Manufacturers, leading unions, skills training providers and industry bodies are calling on the Government to take urgent action to safeguard the skills the country’s economy needs now and in the future by acting to save the country’s apprenticeships and reskill, retrain and redeploy the expertise of those skilled workers made redundant as a result of COVID.
Against the current backdrop of mass lay-offs on a scale unseen since the 1980s, the manufacturing sector faces a loss of skills, jobs, and apprentices that without help will not return to levels seen before COVID for years to come.
Apprenticeships, long seen by the sector as the best route to secure invaluable skills, are becoming unaffordable as businesses struggle for survival. In May the number of starts for 16-18-year-olds dropped 79% year on year, with numbers set to dwindle even further. And a third of manufacturers are cancelling or putting their apprenticeship training on hold due to financial pressure from Covid.
Make UK, the Trade Union Congress, the Confederation of Shipbuilding and Engineering Unions and skills training providers Enginuity and Cogent alongside other leading industry stakeholders from sectors including the construction equipment sector, aerospace and automotive have joined forces to write to the Secretary of State for Education Gavin Williamson, outlining the immediate and direct action needed to safeguard Britain’s skills, young people and the manufacturing sector as a whole.
They say a National Skills taskforce must be set up at speed involving the trade unions and other key stakeholders to ensure vitals skills and skilled workers are retained and redeployed within industry. The taskforce should work to identify opportunities where workers’ skills are in demand, whether in manufacturing or other sectors and develop a flagship upskilling programme to support employers in the development of new digital and ‘green’ skills needed for a future-proofed economy.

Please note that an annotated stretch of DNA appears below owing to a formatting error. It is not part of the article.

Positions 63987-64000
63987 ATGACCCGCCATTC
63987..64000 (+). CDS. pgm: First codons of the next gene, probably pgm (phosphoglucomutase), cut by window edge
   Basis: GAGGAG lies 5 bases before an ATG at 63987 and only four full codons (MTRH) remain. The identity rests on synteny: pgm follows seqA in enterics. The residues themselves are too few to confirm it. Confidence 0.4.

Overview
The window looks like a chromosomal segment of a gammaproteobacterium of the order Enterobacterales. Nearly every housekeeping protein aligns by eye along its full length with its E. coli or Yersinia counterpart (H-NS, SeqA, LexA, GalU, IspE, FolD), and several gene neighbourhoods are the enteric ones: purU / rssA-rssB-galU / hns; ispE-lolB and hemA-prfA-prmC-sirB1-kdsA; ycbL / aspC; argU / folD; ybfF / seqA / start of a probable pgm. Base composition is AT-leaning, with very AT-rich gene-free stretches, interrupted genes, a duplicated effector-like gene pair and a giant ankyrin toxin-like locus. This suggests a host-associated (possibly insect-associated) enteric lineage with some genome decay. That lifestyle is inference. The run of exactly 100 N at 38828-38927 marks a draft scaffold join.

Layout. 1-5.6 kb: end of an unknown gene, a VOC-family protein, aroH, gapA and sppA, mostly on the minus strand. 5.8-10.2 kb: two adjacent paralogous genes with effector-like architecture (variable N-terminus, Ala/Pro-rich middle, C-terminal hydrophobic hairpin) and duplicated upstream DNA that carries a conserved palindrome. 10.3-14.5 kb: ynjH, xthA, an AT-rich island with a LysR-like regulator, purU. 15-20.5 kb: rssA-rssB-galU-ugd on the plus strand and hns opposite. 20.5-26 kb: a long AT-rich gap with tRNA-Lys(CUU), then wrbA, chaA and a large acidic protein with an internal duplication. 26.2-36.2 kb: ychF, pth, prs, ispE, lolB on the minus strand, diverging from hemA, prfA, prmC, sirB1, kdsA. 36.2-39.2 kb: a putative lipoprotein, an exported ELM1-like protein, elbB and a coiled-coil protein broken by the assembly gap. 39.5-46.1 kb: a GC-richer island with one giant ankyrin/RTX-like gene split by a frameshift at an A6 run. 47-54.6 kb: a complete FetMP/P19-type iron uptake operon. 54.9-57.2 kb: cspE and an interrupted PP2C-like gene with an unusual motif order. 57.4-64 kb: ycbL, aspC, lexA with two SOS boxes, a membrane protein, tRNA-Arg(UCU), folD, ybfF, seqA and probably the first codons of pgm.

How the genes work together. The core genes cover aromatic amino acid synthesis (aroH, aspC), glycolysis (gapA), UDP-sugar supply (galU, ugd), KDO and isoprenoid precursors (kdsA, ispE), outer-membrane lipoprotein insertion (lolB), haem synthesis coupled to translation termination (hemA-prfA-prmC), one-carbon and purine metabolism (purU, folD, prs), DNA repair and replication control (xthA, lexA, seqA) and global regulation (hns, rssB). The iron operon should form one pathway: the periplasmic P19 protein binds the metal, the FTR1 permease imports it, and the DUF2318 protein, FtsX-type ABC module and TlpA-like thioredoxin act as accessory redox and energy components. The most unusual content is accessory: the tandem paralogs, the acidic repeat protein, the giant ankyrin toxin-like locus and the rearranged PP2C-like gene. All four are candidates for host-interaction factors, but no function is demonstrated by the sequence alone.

This should work alongside a nationally agreed programme for workers who already have the necessary basic skills to reskill them into new growth areas of work and take advantage of new jobs that will be required as companies look to work differently, bringing their supply chains closer to home and enter new markets.
Apprentices, the skilled workers of the future, must also be protected through more flexible use of levy funds paid by companies. Government must extend the lifetime of funds from 24 to 36 months to allow apprentices the chance to finish their courses.
The levy should also be further adapted to allow it to be used for short term retraining and reskilling, alongside the introduction of modular learning to speed apprentices through training. Flex should be applied allowing levy-paying companies to use their levy funds to protect employment, while non-levy companies should have access to new direct grants.
They say that to future proof the apprenticeship model going forward, Government must also allow companies to spend more levy funds on an apprenticeship to reflect the real cost of training a young person.
Rob Oliver, CEO of CEA (Construction Equipment Association) said: “Apprenticeship starts dropped off a cliff in May as the effects of Covid-19 hit. The aim of the CEA, working with Make UK and a host of leading manufacturers’ associations, is to draw attention to the issue and suggest some ways forward for the government. Not least we are calling for some further flexibility in the use of the apprenticeship levy fund to help secure apprentice positions, in addition to what has been introduced via the Kickstart Scheme.”